How we think, reason and recall, often comes down to our biases and experiences, and there are a variety of aspects at play that can lead to us bending the truth, often without realising.
Memory is not perfect
In fact human memory is notoriously unreliable. It embellishes, change facts, and even creates false memories—all without us even realising.2 Moreover, when we share our memories with others, we’ll tailor our retelling depending on who is listening (known as audience-tuning). But when we do this, we often unknowingly change the memory itself.
Social desirability bias is the urge to give the socially acceptable “right” answer. For example, one study found respondents reported drinking significantly less than they actually did. In reality, researchers observed 70 per cent of males drinking more alcohol at risky or high‐risk levels and 49 percent more females drinking at risky or high risk levels.3
The herd effect
Where participants give the same answer as the rest of a group, even if they don’t believe in it. A good example of this are voting polls.
We often grossly overestimate our abilities. From how well we drive to how much we can eat in one sitting. Wishful thinking sees people view their behaviour optimistically and report what they’d like to be true rather than what actually is. For example, one study found that 80 per cent of drivers rated themselves in the top 30 per cent of drivers.4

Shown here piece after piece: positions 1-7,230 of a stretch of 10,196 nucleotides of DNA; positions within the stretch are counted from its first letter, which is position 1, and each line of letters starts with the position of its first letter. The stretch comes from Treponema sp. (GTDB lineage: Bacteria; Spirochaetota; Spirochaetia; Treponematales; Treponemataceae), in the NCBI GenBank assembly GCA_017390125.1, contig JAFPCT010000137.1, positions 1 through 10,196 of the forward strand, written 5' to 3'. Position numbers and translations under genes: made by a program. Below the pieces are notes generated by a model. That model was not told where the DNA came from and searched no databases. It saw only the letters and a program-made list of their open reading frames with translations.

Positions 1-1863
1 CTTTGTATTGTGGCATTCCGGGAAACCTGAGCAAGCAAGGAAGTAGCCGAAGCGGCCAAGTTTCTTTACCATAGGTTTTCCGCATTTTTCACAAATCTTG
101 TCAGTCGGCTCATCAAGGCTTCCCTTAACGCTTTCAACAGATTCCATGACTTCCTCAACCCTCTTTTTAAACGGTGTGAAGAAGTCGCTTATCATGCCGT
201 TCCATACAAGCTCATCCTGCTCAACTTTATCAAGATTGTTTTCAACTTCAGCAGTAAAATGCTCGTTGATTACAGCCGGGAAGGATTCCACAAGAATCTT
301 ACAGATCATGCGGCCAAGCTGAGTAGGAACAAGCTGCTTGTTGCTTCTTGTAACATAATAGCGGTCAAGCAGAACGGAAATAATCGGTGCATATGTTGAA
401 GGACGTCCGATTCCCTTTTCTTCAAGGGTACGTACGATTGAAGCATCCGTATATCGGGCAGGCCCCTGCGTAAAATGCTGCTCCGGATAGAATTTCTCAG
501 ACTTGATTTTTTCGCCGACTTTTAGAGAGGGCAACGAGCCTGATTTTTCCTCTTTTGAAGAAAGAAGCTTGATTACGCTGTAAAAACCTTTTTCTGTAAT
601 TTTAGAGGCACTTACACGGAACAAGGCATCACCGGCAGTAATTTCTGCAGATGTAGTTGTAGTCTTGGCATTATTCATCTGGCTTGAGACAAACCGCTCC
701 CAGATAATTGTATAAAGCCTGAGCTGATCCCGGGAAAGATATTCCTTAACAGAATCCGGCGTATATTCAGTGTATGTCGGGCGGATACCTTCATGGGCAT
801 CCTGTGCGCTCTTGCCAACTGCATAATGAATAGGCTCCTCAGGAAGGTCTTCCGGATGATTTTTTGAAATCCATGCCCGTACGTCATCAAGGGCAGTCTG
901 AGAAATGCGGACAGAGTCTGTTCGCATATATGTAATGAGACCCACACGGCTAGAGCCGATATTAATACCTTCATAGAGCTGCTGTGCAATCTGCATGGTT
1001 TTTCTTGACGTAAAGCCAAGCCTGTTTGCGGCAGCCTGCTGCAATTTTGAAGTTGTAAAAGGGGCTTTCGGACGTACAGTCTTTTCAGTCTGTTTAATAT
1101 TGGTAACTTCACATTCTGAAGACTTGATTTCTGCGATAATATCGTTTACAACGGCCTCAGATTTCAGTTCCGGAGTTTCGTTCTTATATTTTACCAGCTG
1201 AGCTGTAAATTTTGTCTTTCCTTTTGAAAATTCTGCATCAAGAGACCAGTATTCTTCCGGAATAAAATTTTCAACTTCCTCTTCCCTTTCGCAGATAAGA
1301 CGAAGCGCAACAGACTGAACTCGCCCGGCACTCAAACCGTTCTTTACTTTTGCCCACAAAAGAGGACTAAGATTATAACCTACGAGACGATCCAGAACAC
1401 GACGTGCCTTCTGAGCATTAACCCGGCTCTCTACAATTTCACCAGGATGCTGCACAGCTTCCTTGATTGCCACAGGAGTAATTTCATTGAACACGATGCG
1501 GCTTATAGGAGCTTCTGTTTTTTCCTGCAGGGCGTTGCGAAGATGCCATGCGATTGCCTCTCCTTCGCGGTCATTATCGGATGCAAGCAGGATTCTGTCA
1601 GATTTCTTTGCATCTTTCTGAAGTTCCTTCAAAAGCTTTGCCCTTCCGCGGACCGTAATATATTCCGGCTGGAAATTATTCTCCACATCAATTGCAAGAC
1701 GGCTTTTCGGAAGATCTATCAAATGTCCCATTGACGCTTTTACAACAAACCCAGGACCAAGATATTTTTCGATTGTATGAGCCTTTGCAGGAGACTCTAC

Our experiences influence how we respond when asked to report on our behaviour. For example, if your social media has recently been hacked, you’re likely going to report that you’re now more security conscious. (But whether you actually are could be up for debate.)
Why use claimed behaviour at all?
While claimed behaviour has its flaws, it offers something that actual behaviour can’t.
It’s the difference between knowing your customer went to a fast-food restaurant last Friday at 12:15pm and spent $6 (actual data), versus also knowing your customer works as a building contractor, was in a hurry between jobs so they used the drive-thru and chose a combo deal because they believed it offered the best value for money.